For as long as I can remember, I've been one of those people who remembers their dreams. Bizarre, mundane, hilarious, horrifying: I wake up with the sense of them, but usually remember them most vividly as I lay down to go to bed the next night. The last few months have been a particularly introspective time for me, and I've found myself thinking a lot about the interconnectedness of dreaming and photography. It's not the most obvious connection - I think most people view photography as a representation of reality - but this moment's reality doesn't last, and in my mind, there's no difference between trying to recall the exact details of a dream and trying to conjure a perfect likeness of my child's face even just a few months ago... the details fade and shift and are replaced by new details. As I see it, therefore, the most important function my work serves is preserving those fragile memories of the people and events in our lives - be they big (weddings and births) or small (a family's morning at the park) - much like the snapshot recollections we often have of dreams. Unlike those mental snapshots, though, a photograph can be touched and preserved and revisited and shared.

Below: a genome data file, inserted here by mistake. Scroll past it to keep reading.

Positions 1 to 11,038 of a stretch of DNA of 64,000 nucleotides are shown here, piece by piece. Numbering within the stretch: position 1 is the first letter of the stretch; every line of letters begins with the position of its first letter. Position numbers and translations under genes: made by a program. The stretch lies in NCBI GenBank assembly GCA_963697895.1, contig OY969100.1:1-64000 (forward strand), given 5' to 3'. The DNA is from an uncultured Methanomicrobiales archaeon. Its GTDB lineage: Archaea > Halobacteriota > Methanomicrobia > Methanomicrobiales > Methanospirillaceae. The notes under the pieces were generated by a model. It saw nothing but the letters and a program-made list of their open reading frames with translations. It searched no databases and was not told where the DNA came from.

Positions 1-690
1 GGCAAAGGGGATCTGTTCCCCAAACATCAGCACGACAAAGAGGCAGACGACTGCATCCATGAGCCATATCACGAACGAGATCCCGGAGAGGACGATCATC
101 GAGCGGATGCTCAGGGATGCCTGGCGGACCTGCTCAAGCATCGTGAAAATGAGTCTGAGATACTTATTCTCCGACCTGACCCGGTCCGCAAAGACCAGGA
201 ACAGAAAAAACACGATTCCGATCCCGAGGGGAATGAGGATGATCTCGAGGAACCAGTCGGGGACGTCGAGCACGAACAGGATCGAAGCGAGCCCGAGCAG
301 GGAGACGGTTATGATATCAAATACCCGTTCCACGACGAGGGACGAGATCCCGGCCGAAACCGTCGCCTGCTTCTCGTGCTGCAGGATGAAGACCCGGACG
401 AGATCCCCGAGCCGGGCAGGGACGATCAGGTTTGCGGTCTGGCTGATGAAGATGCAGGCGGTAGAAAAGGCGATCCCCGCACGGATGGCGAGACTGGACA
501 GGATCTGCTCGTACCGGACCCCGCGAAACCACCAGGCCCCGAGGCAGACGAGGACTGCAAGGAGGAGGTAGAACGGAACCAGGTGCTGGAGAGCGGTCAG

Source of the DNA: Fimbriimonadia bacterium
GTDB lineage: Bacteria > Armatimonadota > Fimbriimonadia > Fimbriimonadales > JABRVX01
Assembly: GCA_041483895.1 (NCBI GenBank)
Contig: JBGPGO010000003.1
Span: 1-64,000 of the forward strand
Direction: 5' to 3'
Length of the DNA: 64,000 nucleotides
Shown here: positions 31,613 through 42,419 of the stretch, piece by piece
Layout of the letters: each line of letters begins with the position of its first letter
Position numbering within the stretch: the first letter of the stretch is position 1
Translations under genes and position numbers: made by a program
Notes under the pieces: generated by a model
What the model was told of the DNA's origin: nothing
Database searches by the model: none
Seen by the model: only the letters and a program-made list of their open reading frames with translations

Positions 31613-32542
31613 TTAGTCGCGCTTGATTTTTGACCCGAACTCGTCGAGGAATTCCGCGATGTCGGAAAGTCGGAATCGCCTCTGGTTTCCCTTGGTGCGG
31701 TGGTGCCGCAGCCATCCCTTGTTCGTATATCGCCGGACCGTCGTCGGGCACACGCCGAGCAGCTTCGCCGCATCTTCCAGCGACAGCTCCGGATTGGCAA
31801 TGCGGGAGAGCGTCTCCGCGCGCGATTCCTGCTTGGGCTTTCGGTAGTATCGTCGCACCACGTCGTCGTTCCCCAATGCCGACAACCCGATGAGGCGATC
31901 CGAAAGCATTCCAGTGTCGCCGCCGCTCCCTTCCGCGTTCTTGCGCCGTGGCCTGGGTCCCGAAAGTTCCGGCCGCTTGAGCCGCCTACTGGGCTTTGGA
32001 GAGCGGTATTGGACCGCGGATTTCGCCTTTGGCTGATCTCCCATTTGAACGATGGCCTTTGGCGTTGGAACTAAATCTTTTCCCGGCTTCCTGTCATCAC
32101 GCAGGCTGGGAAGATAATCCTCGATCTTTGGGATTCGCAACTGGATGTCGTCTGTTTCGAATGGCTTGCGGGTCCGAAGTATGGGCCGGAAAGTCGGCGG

But if photography were just about the preservation of reality, there would be little difference between a good photograph and a mediocre one. What I've come to understand is that the art of photography lies in the choice of which element(s) of reality to portray - beauty, pain, simplicity, complexity, connection, isolation, etc., etc.: how an artist sees the world can and does dictate the nature of the images she creates. The portraits I love most isolate a single one of those elements in such a way that it not only portrays that emotion, but draws it out of me when I look at it. There is a connection, across miles or time or both, and the photograph sinks in and colors my mood. Just like a dream.
For those who are curious about this kind of thing, all of the above are of my boys, shot this summer on my new-to-me Hasselblad.